Eq: Dev ex-US
In what is highlighting more the dysfunction inherent in the Eurozone than the success of the single currency, Lithuania passed a major hurdle to joining the Euro yesterday when the European Central bank formally announced that the country had met its monetary conditions for adoption of the currency. From January 2nd next year the country will begin using the Euro. In theory, all countries in the EU are obligated to move towards making the necessary reforms to join the Euro, but in reality, the final seven countries have made no changes, and have no current plans to do so. Sweden, Hungary, Romania, Bulgaria, Croatia, Poland, and the Czech Republic are all members of the EU, but not the Eurozone and are legally obliged to make efforts to join. However, none appear eager to do so because of the European debt crisis and the “straitjacket” of a single currency that the crisis has highlighted. Lithuania says it is pressing ahead with joining because it will provide additional “security” for the country, especially in light of new pressures from Russia. A single currency helps small countries defend themselves from currency speculators by handing over central banking duties to their EU parent.
FINSUM: The Euro crisis has deeply sapped any desire countries formally had to join the Euro, and with anti-EU populism thriving, it does not appear this will change any time soon.
Economic figures for the Eurozone were released yesterday, and the results were dismal—inflation dropped to just 0.5% in May, after reading 0.7% in April. Even in the strongest inflationary country in Europe, Germany, prices only rose a measly 0.9%, showing just how anemic price growth is across the Eurozone. The strong drop, which negates any hope of a strengthening trend for inflation, means that the ECB is very likely to act in easing monetary conditions in order to stoke inflation. Economists expect the bank to take a number of possible measures as a first step, including lowering interest rates, extending more loans to financial institutions, and possibly implementing a negative deposit rate to encourage lending. The bigger prospect is whether such early first steps could be the preliminary stages of a move towards Federal Reserve-style quantitative easing, something the ECB has discussed but not committed to. Eurozone unemployment stands at 11.7%, with rates above 25% continuing in Greece and Spain.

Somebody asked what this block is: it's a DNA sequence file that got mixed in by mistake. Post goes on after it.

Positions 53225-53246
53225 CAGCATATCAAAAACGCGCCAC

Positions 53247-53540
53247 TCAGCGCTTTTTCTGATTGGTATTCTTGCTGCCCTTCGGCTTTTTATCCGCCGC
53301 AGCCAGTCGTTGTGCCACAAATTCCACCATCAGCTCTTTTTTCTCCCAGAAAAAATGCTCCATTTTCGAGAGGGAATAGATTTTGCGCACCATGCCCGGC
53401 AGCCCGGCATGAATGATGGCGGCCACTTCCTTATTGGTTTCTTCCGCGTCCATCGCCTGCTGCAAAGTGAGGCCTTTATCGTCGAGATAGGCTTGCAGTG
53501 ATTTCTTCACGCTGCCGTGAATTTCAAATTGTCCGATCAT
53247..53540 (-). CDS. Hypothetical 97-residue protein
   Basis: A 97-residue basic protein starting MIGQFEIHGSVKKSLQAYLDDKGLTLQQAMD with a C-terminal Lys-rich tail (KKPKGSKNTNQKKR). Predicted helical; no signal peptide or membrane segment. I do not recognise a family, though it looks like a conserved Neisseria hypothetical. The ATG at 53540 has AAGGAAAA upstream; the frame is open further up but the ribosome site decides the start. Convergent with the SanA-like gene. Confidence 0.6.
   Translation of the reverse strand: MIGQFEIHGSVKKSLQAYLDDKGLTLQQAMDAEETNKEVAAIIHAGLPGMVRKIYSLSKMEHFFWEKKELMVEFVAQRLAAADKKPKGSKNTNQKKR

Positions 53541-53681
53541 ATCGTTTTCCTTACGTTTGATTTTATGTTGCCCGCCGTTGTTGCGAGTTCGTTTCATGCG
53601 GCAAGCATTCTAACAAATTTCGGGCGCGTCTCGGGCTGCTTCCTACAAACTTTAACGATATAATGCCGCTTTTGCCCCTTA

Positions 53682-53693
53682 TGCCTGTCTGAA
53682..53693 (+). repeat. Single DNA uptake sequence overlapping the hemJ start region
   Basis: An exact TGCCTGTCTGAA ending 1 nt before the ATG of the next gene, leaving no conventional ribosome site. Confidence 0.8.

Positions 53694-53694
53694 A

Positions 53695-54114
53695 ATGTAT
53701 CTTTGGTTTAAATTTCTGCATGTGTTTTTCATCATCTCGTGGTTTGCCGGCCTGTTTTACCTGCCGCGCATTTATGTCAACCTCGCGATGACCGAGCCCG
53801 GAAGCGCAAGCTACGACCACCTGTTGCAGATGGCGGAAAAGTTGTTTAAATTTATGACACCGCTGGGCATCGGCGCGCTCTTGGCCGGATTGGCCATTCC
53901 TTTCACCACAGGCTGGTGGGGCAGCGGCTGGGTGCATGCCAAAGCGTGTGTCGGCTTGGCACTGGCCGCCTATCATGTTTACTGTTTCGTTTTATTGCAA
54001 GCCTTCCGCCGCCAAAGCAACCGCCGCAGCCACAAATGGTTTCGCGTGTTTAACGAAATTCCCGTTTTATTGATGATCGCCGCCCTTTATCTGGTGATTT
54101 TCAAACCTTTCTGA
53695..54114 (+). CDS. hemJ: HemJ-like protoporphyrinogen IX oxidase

FINSUM: The ECB’s long-standing policy conservatism is being strongly tested by the lack of inflationary pressure in the Eurozone. Will this be the moment they step outside their shell with QE—likely not. However, if they do, financial markets will soar.